Dalton (Patrick Swayze) is the lead bouncer at a New York club.  One night Tilghman (Kevin Tighe), the owner of a bar called the Double Deuce, comes in to offer Dalton the job of cleaning up his bar.  Recently coming into money, he hopes to take the small-town Missouri honky-tonk from one of the worst establishments in the state to a respectable club.  The price being right, Dalton departs for the Show-Me State.

Upon arriving, he finds the bar in a shambles.  Their current bouncer is a violent thug, waitresses are dealing drugs to the patrons and Pat the bartender (John Doe) is stealing money from the till.  Dalton immediately makes himself unpopular by convincing Tilghman to make some personnel changes.  Unfortunately, Pat happens to be the nephew of Brad Wesley (Ben Gazzara), the local millionaire who owns the town and makes shop owners pay him protection through a series of legal maneuvers.  His authority is enforced through his posse of hired goons, led by the deadly Jimmy (Marshall R. Teague).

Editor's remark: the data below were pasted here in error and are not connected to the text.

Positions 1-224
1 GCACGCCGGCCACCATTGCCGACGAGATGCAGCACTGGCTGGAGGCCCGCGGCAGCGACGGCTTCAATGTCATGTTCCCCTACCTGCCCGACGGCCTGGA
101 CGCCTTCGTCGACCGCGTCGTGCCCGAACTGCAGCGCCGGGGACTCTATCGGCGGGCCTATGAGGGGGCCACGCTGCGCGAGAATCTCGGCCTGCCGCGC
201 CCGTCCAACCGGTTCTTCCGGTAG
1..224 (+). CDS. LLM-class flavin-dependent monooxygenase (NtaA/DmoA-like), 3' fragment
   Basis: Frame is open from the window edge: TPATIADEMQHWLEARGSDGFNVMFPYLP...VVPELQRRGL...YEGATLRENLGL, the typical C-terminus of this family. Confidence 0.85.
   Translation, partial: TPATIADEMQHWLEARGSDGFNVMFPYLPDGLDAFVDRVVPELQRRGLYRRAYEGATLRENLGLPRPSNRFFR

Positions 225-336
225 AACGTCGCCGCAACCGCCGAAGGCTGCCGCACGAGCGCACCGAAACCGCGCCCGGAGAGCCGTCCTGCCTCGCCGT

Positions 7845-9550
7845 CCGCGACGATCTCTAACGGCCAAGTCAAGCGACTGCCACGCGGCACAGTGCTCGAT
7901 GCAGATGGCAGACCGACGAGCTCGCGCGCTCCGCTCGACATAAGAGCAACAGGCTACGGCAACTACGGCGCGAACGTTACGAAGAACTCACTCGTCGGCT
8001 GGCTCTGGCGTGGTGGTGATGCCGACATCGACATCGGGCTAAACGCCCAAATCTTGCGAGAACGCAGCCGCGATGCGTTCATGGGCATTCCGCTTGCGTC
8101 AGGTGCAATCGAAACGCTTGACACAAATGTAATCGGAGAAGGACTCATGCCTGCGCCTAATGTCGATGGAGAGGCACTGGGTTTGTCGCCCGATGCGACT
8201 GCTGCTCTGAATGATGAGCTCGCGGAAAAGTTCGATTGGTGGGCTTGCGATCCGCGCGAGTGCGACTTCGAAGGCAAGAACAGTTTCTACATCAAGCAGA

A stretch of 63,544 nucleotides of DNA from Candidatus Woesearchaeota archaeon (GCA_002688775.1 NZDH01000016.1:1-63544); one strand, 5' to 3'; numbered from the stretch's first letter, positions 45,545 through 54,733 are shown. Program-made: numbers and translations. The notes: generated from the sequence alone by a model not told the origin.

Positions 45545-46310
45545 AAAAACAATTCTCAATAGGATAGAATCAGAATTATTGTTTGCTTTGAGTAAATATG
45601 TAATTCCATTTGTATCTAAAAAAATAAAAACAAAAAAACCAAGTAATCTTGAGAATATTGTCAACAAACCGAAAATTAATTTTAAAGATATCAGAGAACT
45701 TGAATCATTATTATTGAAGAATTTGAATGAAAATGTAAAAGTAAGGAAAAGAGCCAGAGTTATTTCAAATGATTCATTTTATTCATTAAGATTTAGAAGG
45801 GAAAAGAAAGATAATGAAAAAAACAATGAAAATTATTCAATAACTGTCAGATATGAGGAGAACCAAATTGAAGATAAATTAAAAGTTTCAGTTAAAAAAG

Pat's firing doesn't go well with Wesley, but Dalton makes it clear that throwing his weight around the Double Deuce isn't going to do Wesley any good.  This leads to an escalation of attacks against Dalton and anyone in town that would stand with him.  The situation is exacerbated when Dalton begins a relationship with Doc (Kelly Lynch), an ER doctor that helps patch him up after one particular bad fight.  The niece of local car parts dealer Red Webster (Red West), she is also an old flame of Wesley's.

Eventually, as Dalton begins to care more about the town and the people in it and considers putting down roots, his mentor Wade Garrett (Sam Elliott) shows up to both assist and try to talk some sense into him.  By the time he has arrived, though, things have reached a boiling point between Dalton and Wesley, and it is obvious that the end result may be tragic for everyone involved.